10 Lessons I’ve Learned from Having FA
It’s funny how cliches about life have started to make sense to me. From my observations of other rare disease communities, I’ve learned that when we reach a certain level of acceptance about our disease we gain a different understanding of life. When expressing myself, I try to use more descriptive language. I use cliches to describe my emotions as they seem to fit every situation I face.
I post updates on Facebook of my experiences, including the epiphanies I’ve had. I’m interested in the phenomenon of social media and how updating your friends seems almost obligatory. A recent post about why cliches exist and how they apply to my own life had a large impact, judging by the volume of messages I received.
The response to the post helped me discover who my audience is. I’m often misunderstood. People think they know everything about me because of how much I share. That makes it tricky when trying to write a relatable column or post because my audience is a mix of fellow Friedreich’s ataxia (FA) patients, their families, people I have grown up with, and those who are unfamiliar with neuromuscular diseases. I felt that this post gave some insight into my soul.
Following is an extract from the post and the 10 lessons I’ve learned from having FA:
“Having an incurable disease has taught me priceless lessons in life. I wouldn’t trade my diagnosis for the world. It’s crazy how I feel like this is my life’s purpose.”
- I am inspired by any activity that involves movement: dancing, sports, running, and even walking.
- People with FA are expected to deal with an absolutely heartbreaking illness and carry on as “normal.”
- People with FA are some of the strongest people I’ve met.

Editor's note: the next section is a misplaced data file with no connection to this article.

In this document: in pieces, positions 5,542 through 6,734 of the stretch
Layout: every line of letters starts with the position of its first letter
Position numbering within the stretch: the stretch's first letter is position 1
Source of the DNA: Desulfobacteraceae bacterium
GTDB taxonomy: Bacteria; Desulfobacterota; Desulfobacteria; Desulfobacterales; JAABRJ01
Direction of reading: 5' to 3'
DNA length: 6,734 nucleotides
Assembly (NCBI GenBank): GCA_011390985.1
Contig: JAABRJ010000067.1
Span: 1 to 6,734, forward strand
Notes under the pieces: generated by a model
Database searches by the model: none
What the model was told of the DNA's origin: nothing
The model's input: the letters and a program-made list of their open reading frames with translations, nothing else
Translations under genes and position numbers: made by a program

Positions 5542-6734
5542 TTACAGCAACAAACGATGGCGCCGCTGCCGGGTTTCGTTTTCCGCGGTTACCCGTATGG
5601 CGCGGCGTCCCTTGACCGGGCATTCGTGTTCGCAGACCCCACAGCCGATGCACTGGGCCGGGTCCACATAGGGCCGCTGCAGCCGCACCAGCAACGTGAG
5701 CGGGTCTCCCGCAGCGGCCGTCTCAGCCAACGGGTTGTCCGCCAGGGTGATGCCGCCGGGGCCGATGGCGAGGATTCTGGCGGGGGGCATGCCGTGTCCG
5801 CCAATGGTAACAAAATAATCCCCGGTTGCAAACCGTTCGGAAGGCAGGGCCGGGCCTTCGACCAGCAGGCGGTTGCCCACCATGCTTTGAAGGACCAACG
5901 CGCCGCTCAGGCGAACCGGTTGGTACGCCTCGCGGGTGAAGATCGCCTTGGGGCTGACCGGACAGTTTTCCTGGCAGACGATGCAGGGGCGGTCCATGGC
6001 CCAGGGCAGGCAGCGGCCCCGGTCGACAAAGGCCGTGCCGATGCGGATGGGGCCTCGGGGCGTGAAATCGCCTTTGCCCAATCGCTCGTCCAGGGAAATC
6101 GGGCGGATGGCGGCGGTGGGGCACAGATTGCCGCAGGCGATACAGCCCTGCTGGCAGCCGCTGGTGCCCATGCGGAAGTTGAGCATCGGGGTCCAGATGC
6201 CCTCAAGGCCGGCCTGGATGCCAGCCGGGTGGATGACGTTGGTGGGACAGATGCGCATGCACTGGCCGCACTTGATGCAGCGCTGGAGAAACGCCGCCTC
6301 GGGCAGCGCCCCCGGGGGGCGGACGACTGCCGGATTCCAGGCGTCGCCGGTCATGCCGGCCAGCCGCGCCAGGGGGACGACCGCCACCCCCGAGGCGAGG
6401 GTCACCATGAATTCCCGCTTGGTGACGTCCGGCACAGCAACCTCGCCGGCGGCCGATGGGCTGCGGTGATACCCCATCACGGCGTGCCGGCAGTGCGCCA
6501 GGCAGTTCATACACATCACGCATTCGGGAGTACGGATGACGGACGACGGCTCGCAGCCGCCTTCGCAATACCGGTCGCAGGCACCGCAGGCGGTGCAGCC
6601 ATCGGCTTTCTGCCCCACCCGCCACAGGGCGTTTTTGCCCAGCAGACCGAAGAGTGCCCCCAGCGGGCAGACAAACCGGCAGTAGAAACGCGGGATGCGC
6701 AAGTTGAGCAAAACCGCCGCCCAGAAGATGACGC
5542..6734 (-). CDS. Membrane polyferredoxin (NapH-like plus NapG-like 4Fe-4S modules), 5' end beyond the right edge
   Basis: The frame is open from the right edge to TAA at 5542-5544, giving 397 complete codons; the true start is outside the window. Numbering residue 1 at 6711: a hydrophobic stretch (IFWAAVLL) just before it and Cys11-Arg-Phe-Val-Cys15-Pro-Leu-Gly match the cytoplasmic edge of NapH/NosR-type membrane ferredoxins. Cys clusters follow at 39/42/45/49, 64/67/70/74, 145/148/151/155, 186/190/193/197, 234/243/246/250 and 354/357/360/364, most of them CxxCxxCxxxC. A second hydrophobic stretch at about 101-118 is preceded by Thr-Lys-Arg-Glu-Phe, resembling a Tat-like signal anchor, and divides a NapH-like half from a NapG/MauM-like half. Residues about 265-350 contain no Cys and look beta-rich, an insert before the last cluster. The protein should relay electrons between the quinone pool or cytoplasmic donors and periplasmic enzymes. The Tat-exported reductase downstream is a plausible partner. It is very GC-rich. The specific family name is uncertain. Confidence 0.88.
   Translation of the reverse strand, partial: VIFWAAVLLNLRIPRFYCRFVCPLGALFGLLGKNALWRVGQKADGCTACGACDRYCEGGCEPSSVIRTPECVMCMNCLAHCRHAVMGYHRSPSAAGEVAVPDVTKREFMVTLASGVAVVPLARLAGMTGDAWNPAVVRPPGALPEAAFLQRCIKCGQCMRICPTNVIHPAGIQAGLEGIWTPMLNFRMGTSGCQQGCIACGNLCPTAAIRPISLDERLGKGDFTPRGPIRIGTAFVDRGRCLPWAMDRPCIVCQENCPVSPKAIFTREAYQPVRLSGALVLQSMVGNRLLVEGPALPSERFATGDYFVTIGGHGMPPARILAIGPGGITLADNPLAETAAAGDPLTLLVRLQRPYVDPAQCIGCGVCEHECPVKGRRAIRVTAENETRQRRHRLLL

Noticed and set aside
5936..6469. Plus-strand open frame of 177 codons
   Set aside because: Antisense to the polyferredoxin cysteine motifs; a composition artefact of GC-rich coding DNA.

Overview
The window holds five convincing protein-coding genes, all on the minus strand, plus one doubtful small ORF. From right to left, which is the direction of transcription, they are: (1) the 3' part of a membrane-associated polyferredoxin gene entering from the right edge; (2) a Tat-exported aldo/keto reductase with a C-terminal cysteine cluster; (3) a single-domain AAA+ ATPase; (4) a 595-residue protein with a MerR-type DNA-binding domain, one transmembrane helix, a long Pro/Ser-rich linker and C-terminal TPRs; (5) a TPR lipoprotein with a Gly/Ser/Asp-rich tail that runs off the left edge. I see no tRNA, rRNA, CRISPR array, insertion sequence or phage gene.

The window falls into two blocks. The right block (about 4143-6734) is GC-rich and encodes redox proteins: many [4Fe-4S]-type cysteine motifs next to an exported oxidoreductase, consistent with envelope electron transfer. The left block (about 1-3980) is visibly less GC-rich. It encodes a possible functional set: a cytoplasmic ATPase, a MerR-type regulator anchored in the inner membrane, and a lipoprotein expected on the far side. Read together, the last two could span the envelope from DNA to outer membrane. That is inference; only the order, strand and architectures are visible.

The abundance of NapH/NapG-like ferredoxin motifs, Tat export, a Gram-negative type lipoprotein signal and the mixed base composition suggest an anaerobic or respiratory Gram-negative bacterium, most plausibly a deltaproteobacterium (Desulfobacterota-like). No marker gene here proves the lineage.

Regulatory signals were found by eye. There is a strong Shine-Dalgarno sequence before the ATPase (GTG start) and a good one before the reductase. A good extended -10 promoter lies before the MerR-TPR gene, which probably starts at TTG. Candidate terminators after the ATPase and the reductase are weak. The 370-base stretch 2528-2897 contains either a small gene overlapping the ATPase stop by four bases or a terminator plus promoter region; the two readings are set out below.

- It’s a humbling experience to go from being part of a majority grouping to a minority (those with a disability).
- Illness has no preference for age, race, or creed.
- We all need help: some with physical needs, some with mental, and some with both.
- Your mind is stronger than you think.
- Smile and get on with life; there’s no time for pity.
- You don’t have to slow down for anyone. Let others adjust and relearn patience.
- Do whatever makes you happy. Everyone is struggling.
You may find this list to be cheesy or corny, but it makes sense to me. I wish it hadn’t taken an FA diagnosis for me to appreciate my life. There is only so much we can control, but to have this opportunity for self-reflection and awareness is a beautiful thing.
I know saying I’m thankful for what FA has brought me can be misconstrued. But in the words of my friend and fellow FA warrior, Sean Baumstark, “So as much as I hate it when I fall or when I hurt my wrist or when I can feel people looking at me and probably making fun of me — as much as I hate it — I wouldn’t trade it for anything.”
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